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Former mayors are not unknown in Congress and in governors’ mansions – but does running a big city act as a springboard for higher office? To answer this question, Katherine Levine Einstein, David M. Glick, Maxwell Palmer and Robert J. Pressel collected data from nearly 200 large US cities and interviewed 94 mayors. They find that mayors are not likely to seek higher office, and tend to have little interest in doing so – especially if they are women or black.

Does serving as the mayor of a big city provide a springboard to higher elected office? Several current politicians, including Senators Bernie Sanders, Cory Booker, Bob Corker, and Tim Kaine, served as mayors before seeking higher office, as did Governors Bill Haslam of Tennessee and John Hickenlooper of Colorado. Other mayors have attempted to use their position to seek higher office. Rudy Giuliani ran for President in 2008 after serving as Mayor of New York City; Los Angeles Mayor Eric Garcetti and New Orleans Mayor Mitch Landrieu are seen as potential presidential candidates in 2020. Given the prominence of mayors within their cities and regions, we might expect many big-city mayors to run for higher office. However, we find that relatively few do so.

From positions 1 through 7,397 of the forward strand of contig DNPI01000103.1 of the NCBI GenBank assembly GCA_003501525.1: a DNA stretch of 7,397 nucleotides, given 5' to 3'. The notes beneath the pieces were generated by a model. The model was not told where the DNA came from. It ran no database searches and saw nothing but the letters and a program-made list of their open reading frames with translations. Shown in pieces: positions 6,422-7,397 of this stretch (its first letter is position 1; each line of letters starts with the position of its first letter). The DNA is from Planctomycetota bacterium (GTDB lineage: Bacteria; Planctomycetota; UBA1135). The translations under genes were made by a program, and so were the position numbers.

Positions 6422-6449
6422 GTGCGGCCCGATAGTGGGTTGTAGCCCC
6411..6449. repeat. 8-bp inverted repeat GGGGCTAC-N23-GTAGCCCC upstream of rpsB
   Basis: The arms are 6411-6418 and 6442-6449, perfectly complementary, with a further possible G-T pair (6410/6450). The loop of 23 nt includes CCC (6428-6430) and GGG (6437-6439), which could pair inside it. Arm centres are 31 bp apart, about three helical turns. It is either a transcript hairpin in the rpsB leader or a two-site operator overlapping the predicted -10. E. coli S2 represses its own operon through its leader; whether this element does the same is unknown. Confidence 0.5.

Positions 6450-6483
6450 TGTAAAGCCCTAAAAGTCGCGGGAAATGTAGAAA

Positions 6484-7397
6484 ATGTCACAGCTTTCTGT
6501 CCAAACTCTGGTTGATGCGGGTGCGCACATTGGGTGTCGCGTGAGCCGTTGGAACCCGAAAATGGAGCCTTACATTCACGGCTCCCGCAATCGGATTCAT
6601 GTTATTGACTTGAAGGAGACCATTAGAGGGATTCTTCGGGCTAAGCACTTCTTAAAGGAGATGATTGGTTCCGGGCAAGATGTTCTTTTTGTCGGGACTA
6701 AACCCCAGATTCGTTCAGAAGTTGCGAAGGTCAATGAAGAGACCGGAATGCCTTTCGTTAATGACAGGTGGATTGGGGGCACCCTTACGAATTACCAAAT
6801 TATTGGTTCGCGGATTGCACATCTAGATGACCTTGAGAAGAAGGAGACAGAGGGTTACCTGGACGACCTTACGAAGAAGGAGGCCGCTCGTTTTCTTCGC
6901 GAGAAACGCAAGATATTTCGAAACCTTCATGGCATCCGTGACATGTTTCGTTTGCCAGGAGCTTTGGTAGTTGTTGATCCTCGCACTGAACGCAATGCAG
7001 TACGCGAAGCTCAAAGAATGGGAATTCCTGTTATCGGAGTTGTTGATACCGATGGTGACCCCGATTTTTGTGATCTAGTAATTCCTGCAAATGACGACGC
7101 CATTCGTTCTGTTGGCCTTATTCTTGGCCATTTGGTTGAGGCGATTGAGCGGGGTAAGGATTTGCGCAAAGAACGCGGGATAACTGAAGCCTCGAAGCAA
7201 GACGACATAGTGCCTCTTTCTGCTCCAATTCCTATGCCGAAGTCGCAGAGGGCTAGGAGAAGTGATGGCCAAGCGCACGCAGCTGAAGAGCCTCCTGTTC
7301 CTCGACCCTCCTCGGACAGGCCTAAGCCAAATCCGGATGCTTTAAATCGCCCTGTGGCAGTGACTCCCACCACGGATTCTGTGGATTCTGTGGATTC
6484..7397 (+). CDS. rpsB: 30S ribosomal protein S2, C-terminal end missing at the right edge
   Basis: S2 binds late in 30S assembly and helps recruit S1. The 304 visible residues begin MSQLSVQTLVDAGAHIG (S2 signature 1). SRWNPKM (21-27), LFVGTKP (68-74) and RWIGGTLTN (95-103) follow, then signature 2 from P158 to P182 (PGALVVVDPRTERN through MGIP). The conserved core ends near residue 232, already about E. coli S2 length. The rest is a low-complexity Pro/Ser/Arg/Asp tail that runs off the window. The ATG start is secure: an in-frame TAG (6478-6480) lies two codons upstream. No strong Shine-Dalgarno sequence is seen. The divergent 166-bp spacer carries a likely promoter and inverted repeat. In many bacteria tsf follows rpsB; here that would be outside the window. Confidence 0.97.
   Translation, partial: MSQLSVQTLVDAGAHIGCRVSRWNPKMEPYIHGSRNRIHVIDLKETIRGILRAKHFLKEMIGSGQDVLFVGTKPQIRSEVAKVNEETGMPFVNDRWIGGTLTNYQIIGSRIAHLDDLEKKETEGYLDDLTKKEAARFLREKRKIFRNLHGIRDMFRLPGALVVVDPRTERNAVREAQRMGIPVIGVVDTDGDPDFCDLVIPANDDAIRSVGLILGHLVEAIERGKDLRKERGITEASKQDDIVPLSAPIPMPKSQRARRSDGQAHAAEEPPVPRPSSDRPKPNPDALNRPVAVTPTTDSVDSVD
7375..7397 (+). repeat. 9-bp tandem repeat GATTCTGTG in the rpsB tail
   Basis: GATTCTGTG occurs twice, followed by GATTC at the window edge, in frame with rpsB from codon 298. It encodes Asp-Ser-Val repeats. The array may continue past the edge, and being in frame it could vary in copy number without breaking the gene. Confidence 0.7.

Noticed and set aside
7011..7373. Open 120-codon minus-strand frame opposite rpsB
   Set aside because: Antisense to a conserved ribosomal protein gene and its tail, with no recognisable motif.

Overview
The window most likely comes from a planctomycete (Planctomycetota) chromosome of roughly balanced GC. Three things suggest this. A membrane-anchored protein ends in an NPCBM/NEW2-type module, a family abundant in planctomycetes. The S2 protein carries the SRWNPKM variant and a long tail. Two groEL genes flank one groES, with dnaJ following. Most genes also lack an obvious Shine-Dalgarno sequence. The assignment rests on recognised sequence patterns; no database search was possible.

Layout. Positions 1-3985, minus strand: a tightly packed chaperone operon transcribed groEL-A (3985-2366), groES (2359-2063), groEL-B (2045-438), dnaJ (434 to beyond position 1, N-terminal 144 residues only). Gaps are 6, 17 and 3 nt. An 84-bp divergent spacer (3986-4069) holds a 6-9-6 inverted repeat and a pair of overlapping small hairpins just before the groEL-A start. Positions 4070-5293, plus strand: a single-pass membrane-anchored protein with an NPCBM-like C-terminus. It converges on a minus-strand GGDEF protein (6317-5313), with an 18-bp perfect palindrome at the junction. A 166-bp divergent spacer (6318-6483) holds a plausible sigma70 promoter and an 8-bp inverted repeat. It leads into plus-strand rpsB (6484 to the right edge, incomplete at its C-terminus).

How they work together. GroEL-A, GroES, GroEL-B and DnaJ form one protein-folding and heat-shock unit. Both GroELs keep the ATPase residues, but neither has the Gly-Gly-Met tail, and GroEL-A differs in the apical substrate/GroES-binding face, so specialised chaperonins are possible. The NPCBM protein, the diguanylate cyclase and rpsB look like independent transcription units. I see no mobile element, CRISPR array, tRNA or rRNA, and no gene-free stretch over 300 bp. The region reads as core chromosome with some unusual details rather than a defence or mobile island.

Political scientists have long studied progressive ambition—the sequence of seeking election to increasingly powerful offices—among state legislators. This work has primarily focused on the choice to run for Congress, as well as on members of Congress pursuing Senate seats.  We expand on this existing research with two different approaches to studying mayoral ambition. We examine the extent to which mayors exhibit progressive ambition, and how distinctive personal and local characteristics affect their career decisions.

First, we collected historical data on the mayors of 196 cities across the country. This set of cities comprises all state capitals, all cities with populations greater than 150,000, and, where not already included, the most populous city in each state. For each city, we gathered data on all those who served as mayor between 1992 and 2015. We gathered personal characteristics and complete electoral histories, as well as city-level demographic and institutional factors.

Second, we asked 94 US mayors from cities with more than 75,000 people questions about progressive ambition as part of a larger and representative survey of mayors.  We asked these mayors about their interest in other political positions, as well as work outside of government. We also asked whether they had been seriously recruited to run for higher office.